David Roulston: Let Me Tell You a Story
Let me tell you a story. In 1983 or 1984, while I was in house counsel for the Department of Mental Health stationed at the Fernald state School, a complaint came in that a staff person had beaten a resident with a wiffle ball bat. Our human rights officer, Paul Bermingham was assigned to do an investigation which I supervised. We had the culprit. He was fired.
The accused staff person pursued his union grievances through the labyrinth of that system. Ultimately the Office of Employee Relations (OER) without any consultation with anyone at Fernald dropped the case. The employee was reinstated with back pay. The first Paul and I heard about this was when he arrived back at work with a new car. We were pissed.
I vented my bitterness to Joseph Wert the Superintendant who sighed and said these things happen all the time. I did get him to use his influence to get a meeting with the higher ups at OER and management at Fernald. It was quite a meeting. I kept pressing the point that they were our representatives and that their failure to even consult with us on these matters was very damaging to staff morale and our ability to manage our employees.
Not being satisfied with OER’s appearance to address the problem, I went underground. I got in contact with Jack Flynn a reporter for the Springfield Union News who was developing a series on mistreatment in mental retardation facilities. I became the internal source for many of his stories, while Tony Winsor of Mass Law Reform Institute became the published source for this material.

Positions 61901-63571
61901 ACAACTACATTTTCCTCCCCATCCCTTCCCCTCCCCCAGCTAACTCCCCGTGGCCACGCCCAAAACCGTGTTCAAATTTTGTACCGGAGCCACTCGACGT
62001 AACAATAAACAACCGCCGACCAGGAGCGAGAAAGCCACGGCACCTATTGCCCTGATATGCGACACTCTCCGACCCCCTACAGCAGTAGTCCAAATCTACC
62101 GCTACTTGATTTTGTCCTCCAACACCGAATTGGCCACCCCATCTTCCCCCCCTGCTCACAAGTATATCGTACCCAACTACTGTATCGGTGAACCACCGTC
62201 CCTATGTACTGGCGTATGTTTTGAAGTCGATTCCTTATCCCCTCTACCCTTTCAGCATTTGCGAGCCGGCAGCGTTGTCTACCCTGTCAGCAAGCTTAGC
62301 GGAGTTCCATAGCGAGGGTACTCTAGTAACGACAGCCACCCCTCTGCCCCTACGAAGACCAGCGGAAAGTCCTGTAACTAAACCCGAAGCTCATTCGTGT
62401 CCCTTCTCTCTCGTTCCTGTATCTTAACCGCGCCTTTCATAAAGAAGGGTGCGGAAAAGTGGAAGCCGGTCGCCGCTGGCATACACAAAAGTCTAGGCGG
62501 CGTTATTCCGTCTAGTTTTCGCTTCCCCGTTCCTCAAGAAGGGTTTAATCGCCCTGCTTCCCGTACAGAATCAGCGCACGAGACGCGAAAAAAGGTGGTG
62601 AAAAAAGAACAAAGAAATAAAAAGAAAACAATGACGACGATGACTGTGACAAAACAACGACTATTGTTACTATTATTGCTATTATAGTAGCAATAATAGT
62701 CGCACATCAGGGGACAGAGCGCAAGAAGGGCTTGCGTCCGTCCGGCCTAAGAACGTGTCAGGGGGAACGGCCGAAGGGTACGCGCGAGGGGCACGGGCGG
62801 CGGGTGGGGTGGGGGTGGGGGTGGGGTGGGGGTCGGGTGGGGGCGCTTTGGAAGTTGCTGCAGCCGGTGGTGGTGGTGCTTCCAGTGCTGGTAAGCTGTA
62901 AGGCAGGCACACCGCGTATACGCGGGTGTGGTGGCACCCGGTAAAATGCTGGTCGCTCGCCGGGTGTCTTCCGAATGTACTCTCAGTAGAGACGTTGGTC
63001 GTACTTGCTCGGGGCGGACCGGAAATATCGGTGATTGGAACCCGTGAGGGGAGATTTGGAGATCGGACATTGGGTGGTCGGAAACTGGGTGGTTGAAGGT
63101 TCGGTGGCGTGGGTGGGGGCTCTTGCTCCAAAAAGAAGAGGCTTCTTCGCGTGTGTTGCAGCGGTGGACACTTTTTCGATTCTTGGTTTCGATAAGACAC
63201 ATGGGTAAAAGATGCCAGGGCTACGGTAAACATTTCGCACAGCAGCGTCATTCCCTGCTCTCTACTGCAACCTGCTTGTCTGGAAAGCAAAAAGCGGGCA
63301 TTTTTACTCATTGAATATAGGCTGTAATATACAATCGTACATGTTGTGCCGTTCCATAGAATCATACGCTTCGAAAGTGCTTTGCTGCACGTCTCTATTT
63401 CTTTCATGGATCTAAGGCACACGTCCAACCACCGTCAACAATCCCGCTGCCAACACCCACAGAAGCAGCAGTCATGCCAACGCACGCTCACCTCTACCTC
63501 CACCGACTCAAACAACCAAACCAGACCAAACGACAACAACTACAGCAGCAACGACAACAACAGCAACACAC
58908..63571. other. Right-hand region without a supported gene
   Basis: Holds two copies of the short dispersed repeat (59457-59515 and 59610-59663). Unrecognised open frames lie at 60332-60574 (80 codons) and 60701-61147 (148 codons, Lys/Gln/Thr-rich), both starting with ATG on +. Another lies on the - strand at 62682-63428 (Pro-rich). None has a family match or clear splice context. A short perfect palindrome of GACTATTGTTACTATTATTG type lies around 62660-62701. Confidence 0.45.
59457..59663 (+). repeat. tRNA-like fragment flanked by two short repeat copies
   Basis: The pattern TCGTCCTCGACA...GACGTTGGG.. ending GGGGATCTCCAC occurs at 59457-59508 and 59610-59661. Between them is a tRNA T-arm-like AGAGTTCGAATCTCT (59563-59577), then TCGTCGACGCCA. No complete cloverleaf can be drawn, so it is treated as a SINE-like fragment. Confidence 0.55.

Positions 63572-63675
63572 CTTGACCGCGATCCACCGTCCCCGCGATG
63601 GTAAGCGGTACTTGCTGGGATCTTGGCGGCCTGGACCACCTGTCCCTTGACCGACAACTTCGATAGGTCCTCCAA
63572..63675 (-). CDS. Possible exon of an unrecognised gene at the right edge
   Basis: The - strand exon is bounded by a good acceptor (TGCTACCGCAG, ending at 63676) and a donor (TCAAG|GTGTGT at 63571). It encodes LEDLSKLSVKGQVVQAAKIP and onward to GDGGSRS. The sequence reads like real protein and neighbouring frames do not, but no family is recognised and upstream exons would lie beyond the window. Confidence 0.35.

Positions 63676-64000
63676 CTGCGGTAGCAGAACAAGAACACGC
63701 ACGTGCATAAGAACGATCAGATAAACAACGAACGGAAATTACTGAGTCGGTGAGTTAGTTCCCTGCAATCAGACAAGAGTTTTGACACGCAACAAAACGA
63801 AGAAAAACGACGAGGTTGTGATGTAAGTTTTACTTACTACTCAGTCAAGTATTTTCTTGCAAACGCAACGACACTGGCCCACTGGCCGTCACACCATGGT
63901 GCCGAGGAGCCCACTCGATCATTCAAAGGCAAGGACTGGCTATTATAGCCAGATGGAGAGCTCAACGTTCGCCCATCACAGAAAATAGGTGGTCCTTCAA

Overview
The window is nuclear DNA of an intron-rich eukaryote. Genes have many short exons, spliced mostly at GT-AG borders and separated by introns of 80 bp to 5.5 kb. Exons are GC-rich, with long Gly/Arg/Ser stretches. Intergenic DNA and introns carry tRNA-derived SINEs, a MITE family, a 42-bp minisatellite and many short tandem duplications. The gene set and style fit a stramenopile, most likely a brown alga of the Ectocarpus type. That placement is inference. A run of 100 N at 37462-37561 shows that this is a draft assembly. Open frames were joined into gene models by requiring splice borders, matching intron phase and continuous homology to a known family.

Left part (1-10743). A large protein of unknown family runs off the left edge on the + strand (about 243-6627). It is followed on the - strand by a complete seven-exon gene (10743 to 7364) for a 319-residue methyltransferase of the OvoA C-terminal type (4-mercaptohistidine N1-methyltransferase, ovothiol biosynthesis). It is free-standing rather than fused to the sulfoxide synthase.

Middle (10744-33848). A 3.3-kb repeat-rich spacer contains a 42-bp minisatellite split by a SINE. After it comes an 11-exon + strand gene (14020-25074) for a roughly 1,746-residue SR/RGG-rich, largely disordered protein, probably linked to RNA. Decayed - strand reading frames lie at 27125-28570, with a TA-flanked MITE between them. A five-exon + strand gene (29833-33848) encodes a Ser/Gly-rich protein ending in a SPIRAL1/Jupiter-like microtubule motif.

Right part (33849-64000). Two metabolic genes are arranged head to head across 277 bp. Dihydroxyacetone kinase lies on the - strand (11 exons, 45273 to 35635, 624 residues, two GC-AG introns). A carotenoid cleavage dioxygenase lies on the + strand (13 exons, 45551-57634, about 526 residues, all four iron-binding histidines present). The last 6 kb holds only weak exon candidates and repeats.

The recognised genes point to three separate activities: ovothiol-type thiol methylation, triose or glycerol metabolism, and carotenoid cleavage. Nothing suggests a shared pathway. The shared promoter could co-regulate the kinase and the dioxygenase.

As a result of this series the Governor and the legislature reacted. The Department of Mental Health promulgated a package of regulations that mandated investigations within all DMH services and outlined a coherent procedure for the conduct of investigations. The Department of Mental Health also created its own internal affairs office with skilled and experienced investigators. This also served as a catalyst for the creation of the Disabled Persons Protection Commission (DPPC)
A few months later while I was walking through the corridors of DMH’s central office, Larry Wheeler, the head of the Department’s Human Rights Office called me over and said that he wanted to introduce me to someone. I met a former FBI agent who had just been hired to head up internal affairs. As he introduced me to her he said” This is the single most important person in the creation of your job.”
David Roulston is campaigning in the Democratic primary for the 2nd Franklin District Seat in the Massachusetts House of Representatives. Posting this story does not constitute an endorsement.